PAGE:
Wandering through this treasure trove, I also cannot resist the finely hand ground pistachio cream subtly combined with a fresh hard pecorino cheese that has me going a little mad…this is pure gourmet elixir, a fantasy ingredient that I can eat by the spoonful in sheer self indulgence. I know this is going to work beautifully with the sweet date shaped tomatoes , a more richer sweeter relative of the everyday cherry tomato – all crushed and blended over some cool burrata cheese…My mind is facing a storm of ideas – where is my kitchen when I need it!olive-branch-copy

The shelves of multi coloured pasta all brightly painted by nature itself, some tinged with beetroot or the milk of saffron create a kaleidoscopic orchestra of shapes and sizes. I quietly follow, without being strangely creepy, a lady that clearly knows her pastas and watch her pick some I have never seen before with the vendors knowing exactly the pesto or herb mix that she will select immediately after.


Oh to live in a city where such fresh produce such as homemade pasta is made and packed for purchase the following day – and even those sold in such quaint, cobbled street markets.
I stop for a second in between my pasta fantasy and watch in amazement as fresh pomegranate juice is squeezed using a heavy, ancient looking contraption – looking as if it was something simply pulled from the walls of the ancient ruins surrounding the market. My lips are unabashedly tinted red as I sip this pure nectar of the Gods and I’m lured blindly to a lively stand of seed sellers – perfect for my greenhouses…I buy artichoke seeds, white asparagus, purple head cauliflower and a huge variety of spring leaves – some white as pure snow and tinted with hot magenta. No less than six varieties of chilly, some perfect for a fiery Mexican mole and some for pickling for my Lebanese platters. Fifty packets in my seed buying frenzy …my oh my – this is just trouble.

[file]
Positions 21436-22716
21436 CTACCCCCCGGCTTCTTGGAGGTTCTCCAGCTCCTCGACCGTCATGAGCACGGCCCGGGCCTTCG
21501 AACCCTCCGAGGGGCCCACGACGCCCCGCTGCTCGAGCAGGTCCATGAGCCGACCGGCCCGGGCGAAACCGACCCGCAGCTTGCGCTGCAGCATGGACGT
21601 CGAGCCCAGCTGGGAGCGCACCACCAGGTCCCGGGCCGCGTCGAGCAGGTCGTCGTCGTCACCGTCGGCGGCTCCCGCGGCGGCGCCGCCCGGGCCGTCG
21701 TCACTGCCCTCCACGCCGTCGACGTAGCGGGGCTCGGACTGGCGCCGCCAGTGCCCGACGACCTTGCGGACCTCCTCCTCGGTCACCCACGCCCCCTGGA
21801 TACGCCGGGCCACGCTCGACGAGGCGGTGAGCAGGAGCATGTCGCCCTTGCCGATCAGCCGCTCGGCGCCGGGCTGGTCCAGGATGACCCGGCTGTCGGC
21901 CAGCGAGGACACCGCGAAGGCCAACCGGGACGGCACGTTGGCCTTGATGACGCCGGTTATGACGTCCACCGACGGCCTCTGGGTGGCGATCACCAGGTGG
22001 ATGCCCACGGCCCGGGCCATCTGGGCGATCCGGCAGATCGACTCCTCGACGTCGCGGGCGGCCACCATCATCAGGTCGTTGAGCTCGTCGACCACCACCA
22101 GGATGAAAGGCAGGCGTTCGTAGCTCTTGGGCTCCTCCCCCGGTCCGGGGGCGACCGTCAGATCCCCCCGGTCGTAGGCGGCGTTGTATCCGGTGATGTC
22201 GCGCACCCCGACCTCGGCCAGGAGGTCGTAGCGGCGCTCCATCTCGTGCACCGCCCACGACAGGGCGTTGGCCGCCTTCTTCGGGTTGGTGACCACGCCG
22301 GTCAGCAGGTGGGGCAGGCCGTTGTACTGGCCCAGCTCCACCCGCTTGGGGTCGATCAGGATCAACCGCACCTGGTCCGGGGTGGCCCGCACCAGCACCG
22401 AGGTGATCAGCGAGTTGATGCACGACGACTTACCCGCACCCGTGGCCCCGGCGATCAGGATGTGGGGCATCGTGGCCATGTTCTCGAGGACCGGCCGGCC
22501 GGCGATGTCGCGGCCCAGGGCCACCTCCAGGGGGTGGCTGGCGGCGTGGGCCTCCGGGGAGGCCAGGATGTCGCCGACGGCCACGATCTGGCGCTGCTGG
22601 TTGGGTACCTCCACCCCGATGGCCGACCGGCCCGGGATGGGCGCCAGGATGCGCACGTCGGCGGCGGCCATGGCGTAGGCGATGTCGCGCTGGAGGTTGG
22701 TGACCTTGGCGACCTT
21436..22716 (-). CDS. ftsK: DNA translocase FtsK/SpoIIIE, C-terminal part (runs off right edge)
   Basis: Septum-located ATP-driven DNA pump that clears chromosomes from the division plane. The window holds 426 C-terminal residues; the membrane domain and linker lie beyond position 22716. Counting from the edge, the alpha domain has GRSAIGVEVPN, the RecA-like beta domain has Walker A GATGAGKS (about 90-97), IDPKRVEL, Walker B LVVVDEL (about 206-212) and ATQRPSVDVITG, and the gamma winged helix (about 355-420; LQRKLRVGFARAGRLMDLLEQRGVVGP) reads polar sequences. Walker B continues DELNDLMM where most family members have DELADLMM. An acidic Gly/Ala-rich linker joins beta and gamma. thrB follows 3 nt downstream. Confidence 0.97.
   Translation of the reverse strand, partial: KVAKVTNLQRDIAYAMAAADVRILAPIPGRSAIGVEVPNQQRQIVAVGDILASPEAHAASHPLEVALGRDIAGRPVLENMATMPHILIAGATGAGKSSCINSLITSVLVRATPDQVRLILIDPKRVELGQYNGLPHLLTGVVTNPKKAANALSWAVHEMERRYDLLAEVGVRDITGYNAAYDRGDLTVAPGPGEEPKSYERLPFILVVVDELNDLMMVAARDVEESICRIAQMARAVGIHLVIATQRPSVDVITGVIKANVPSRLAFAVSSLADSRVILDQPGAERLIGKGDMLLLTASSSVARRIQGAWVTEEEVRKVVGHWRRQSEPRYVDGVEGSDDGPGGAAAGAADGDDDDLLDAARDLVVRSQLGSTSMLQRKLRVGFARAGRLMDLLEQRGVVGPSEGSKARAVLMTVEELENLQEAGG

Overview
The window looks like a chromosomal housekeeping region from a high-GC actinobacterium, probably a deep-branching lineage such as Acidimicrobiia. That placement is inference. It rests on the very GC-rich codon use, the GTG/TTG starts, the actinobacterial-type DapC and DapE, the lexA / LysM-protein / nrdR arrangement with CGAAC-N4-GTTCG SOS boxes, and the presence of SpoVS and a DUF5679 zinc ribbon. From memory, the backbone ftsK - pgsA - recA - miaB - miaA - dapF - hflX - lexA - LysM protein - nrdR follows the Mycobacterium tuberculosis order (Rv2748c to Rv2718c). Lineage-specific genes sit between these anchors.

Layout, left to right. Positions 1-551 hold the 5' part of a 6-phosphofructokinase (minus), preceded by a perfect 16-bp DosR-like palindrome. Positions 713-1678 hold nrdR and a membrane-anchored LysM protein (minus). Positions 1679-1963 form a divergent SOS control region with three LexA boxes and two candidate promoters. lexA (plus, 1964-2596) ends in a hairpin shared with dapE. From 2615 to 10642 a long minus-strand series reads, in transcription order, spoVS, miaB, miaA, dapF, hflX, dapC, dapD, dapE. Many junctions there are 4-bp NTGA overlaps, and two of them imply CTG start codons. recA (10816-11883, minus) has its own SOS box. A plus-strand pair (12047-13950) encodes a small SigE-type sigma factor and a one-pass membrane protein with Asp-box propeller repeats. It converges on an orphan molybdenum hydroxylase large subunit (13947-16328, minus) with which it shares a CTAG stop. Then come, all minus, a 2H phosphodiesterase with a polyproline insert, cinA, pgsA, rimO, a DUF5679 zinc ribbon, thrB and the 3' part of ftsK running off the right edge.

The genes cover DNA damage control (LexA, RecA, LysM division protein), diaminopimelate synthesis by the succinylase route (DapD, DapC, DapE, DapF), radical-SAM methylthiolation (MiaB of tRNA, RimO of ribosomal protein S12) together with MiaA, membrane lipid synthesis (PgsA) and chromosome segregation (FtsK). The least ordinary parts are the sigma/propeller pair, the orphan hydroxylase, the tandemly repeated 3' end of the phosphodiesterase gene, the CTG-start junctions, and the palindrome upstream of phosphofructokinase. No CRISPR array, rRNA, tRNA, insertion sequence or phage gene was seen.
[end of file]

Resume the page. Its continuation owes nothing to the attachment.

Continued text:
I clearly don’t let a good thing go and the scent of olive oil lingers everywhere and before I know it, I am dipping and tasting a lovely peppery extra virgin olive oil with almond and lemon undertones. A note of caution – always buy products such as olive oil with the IOG / DOC symbol that indicates that it was bottled and extracted at its exact source of production. This will grace my dining table along with salts from South African and Harissa from Morocco…olive-branch-copy

I was taken by complete surprise by one thing – the endless dried herb, garlic, piccante, onion and other seasoning combinations that are produced by masters of this trade. Each large wicker filled tub is full of these headily scented mixes – each made for a particular pasta, bruschetta – meat or fish rubs. It’s completely overwhelming – but I watch the local women pick up their selections with complete cool and calming understanding of how one item will bring that one expressive flavour to their dishes.


It is now over 20 km of walking and lunch is rather desperately calling. I’m purely interested in dining where the locals do and this took quite a bit of researching, casual chatting, phone calls and the very specific emails to my trusted Italian foodie friends, I desperately wand to avoid the myriad of tourist traps that lure you in to experience terrible food experiences much to the sorrow of the unbeknown tourist. Yes, food can be bad in Italy and for that matter any large city where the tourist is the soft doe eyed target. Spend a little more or even sometimes so much less for a much more authentic experience. I refuse to succumb and steadfastly head to my chosen little roadside restaurant at the end of the Via Catalan in the heart of the Jewish Ghetto.